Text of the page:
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I have a long list of sub directories such that C0/C1/C2...C354. It individually contains respective files. I am trying to change the ownership of the directories (not the files in the directories). This is what I have wrote:

#!/usr/bin/perl -w
use strict;
use File::Find;

my @directories;
find sub{
    print "$File::Find::name";
    print "\n";
    return unless -d;
    next if (m/^\./);
    push @directories, $File::Find::name;
}, ".";

foreach my $file (@directories){
    my $cmd = qx |chown deep:deep $file|;

It goes uptil C0/C1 and stops penetrating into the other files. Is there a problem with my linux file-system or there is a limitation to the File::Find module in Perl. Please help. Thank you.

share|improve this question
If you're on linux/unix you don't need to write code to do this. The chown command has a "recursive" option (-R) to do a deep chown on an entire tree. – Jim Garrison Feb 4 '14 at 0:00
So, you want to change just the directory ownership on all directories on a directory tree? find $STARTDIR -type d -exec chown deep:deep {} \; – user3183018 Feb 4 '14 at 0:03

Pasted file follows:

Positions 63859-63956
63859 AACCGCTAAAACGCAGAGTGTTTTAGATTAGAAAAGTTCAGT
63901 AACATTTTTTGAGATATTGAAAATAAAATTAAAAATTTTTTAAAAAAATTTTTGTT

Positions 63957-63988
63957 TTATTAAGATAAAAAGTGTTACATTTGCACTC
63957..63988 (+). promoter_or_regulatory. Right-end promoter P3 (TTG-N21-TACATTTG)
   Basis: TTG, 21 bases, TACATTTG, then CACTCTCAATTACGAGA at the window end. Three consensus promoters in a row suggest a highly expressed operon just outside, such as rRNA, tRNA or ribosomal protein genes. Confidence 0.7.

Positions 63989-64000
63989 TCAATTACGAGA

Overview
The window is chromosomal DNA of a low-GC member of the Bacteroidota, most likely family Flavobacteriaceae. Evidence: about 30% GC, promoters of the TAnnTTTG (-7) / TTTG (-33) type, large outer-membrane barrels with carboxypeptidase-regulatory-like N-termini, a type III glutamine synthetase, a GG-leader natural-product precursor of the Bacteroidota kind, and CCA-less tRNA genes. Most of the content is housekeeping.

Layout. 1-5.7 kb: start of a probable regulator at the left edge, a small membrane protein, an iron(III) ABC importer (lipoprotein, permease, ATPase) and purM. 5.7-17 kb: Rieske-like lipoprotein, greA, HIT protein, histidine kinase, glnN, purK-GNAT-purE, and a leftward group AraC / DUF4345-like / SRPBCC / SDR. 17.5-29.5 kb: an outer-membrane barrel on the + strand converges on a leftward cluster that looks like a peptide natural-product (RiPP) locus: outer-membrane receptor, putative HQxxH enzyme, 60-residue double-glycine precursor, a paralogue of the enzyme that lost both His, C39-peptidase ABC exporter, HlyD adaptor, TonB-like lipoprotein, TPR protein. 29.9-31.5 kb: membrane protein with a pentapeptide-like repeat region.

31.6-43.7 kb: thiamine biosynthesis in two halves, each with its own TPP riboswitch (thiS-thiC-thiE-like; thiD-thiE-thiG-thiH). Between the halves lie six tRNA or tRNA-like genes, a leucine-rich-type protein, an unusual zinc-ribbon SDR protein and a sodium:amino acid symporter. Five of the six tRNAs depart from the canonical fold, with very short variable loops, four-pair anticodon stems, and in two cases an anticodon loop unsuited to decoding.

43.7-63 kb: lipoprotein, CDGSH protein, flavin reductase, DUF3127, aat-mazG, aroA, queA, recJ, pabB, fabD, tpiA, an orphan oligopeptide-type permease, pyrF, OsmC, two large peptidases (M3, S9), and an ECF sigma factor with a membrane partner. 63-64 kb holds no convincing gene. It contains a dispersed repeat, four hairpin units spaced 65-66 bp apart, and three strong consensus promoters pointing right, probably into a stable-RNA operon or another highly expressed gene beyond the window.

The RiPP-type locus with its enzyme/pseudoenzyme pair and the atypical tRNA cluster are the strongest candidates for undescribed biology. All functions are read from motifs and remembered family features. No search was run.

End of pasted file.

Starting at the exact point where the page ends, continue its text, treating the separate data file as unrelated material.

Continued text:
@JimGarrison: Using chown -R will change files as well as directories, contrary to the requirements in the question. – Jonathan Leffler Feb 4 '14 at 0:12
@JonathanLeffler Then use find|chown -- none of this requires writing code. – Jim Garrison Feb 4 '14 at 0:16
@deep: you can use the Perl function chown with the UID for user deep and GID for group deep and your list of directories, without invoking the external program even once, let alone many times. If you prefer, you could invoke chown (the function) in the sub you pass to find. Is your directory structure 300 levels deep? – Jonathan Leffler Feb 4 '14 at 0:21

There is no loop inside the function given to File::Find::find but you still use "next" inside it. This will cause it to look for a loop outside the function and it will probably find it somewhere inside File::Find, thus causing erratic behavior. You probably want to have a "return" instead of a "next".

And there should have been a (runtime) warning about it.

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